A new glimpse into working memory
When you hold in mind a sentence you have just read or a phone number you're about to dial, you're engaging a critical brain system known as working memory.
For the past several decades, neuroscientists have believed that as information is held in working memory, brain cells associated with that information fire continuously. However, a new study from MIT has upended that theory, instead finding that as information is held in working memory, neurons fire in sporadic, coordinated bursts.
These cyclical bursts could help the brain to hold multiple items in working memory at the same time, according to the researchers.
"By having these different bursts coming at different moments in time, you can keep different items in memory separate from one another," says Earl Miller, the Picower Professor in MIT's Picower Institute for Learning and Memory and the Department of Brain and Cognitive Sciences.
Miller is the senior author of the study, which appears in the March 17 issue of Neuron. Mikael Lundqvist, a Picower Institute postdoc, and Jonas Rose, now at University of Tubingen in Germany, are the paper's lead authors.
Bursts of activity
Starting in the early 1970s, experiments showed that when an item is held in working memory, a subset of neurons fires continuously. However, these and subsequent studies of working memory averaged the brain's activity over seconds or even minutes of performing the task, Miller says.
"The problem with that is, that's not the way the brain works," he says. "We looked more closely at this activity, not by averaging across time, but from looking from moment to moment. That revealed that something way more complex is going on."
Miller and his colleagues recorded neuron activity in animals as they were shown a sequence of three colored squares, each in a different location. Then, the squares were shown again, but one of them had changed color. The animals were trained to respond when they noticed the square that had changed color—a task requiring them to hold all three squares in working memory for about two seconds.
The researchers found that as items were held in working memory, ensembles of neurons in the prefrontal cortex were active in brief bursts, and these bursts only occurred in recording sites in which information about the squares was stored. The bursting was most frequent at the beginning of the task, when the information was encoded, and at the end, when the memories were read out.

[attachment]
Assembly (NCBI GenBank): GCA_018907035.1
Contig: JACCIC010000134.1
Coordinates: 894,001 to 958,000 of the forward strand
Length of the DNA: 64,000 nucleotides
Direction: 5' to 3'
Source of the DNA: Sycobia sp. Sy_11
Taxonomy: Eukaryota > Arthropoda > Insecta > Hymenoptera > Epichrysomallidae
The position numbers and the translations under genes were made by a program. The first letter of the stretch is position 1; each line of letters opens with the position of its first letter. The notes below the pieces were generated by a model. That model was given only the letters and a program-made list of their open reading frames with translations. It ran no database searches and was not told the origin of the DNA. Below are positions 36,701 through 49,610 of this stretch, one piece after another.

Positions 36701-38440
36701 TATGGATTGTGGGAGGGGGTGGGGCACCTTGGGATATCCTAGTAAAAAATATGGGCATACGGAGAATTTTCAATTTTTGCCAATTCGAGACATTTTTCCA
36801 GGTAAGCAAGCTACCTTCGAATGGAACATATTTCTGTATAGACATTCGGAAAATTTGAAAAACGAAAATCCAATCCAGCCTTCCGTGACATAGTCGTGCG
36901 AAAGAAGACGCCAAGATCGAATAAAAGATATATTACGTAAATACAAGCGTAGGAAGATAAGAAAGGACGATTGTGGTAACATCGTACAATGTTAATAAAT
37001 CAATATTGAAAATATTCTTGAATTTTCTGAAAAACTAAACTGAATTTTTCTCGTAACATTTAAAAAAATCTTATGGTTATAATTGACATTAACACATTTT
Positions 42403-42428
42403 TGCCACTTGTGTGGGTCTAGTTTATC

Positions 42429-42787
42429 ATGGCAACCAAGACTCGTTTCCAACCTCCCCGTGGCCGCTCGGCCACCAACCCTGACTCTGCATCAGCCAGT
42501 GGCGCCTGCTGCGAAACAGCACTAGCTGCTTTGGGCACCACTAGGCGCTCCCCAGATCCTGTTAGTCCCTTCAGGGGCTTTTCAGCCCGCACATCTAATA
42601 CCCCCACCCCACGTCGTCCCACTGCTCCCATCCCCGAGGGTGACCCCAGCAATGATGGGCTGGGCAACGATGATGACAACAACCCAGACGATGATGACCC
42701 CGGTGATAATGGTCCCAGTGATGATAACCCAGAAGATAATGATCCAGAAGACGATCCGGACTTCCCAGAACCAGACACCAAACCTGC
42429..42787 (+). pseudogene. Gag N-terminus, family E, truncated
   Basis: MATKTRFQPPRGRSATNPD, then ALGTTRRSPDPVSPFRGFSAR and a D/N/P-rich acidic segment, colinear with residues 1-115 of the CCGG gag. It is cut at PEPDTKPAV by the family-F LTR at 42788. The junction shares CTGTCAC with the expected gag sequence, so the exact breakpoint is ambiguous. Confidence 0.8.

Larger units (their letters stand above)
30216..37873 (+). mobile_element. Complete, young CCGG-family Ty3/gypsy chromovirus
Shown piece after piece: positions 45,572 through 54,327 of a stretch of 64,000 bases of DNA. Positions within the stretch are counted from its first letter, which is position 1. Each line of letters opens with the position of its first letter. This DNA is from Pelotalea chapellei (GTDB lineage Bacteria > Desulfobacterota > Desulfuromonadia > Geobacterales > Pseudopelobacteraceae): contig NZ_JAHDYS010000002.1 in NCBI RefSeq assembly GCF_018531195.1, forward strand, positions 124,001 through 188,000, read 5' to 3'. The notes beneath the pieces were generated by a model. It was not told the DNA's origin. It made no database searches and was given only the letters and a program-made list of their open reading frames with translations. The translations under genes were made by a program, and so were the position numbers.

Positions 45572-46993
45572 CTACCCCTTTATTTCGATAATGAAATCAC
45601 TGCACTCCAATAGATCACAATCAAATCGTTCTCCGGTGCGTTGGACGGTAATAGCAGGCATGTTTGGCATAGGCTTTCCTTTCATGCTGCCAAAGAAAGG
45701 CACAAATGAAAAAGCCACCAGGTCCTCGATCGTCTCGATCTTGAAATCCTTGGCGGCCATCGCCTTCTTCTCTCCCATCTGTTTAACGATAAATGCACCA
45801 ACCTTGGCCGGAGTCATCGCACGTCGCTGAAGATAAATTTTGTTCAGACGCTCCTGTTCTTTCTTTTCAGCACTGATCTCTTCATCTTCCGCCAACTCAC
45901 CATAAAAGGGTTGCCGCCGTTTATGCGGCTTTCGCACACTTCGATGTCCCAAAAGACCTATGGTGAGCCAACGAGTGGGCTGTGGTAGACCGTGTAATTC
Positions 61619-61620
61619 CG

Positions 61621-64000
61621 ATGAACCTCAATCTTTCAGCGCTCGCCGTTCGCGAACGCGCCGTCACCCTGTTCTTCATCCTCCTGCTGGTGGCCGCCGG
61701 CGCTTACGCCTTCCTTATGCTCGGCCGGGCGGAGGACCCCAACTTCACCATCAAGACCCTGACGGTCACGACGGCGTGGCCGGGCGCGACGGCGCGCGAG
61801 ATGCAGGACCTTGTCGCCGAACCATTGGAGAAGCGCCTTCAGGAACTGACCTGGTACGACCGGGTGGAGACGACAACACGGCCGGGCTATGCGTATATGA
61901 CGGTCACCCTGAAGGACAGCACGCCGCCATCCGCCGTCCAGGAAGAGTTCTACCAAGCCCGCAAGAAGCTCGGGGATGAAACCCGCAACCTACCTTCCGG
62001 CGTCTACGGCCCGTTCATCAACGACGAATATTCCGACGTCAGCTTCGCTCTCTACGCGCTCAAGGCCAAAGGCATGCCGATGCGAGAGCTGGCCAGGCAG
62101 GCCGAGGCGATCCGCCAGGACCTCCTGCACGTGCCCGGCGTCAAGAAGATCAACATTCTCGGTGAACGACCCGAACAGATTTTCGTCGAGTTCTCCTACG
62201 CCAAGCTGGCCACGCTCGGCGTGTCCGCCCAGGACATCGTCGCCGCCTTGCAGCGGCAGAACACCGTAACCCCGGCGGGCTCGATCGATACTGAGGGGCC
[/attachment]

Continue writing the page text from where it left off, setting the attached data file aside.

Filling in the details
The findings fit well with a model that Lundqvist had developed as an alternative to the model of sustained activity as the neural basis of working memory. According to the new model, information is stored in rapid changes in the synaptic strength of the neurons. The brief bursts serve to "imprint" information in the synapses of these neurons, and the bursts reoccur periodically to reinforce the information as long as it is needed.
The bursts create waves of coordinated activity in the gamma frequency (45 to 100 hertz), like the ones that were observed in the data. These waves occur sporadically, with gaps between them, and each ensemble of neurons, encoding a specific item, produces a different burst of gamma waves. "It's like a fingerprint," Lundqvist says.
When this activity is averaged over several repeated trials, it appears as a smooth curve of continuous activity, just as the older models of working memory suggested. However, the MIT team's new way of measuring and analyzing the data suggests that the full picture is much different.
"It's like for years you've been listening to music from your neighbor's apartment and all you can hear is the thumping bass part. You're missing all the details, but if you get close enough to it you see there's a lot more going on," Miller says.
The findings suggest that it would be worthwhile to look for this kind of cyclical activity in other cognitive functions such as attention, the researchers say. Oscillations like those seen in this study may help the brain to package information and keep it separate so that different pieces of information don't interfere with each other.
"Your brain operates in a very sporadic, periodic way, with lots of gaps in between the information the brain represents," Miller says. "The mind is papering over all the gaps and bubbly dynamics and giving us an impression that things are happening in a smooth way, when our brain is actually working in a very periodic fashion, sending packets of information around."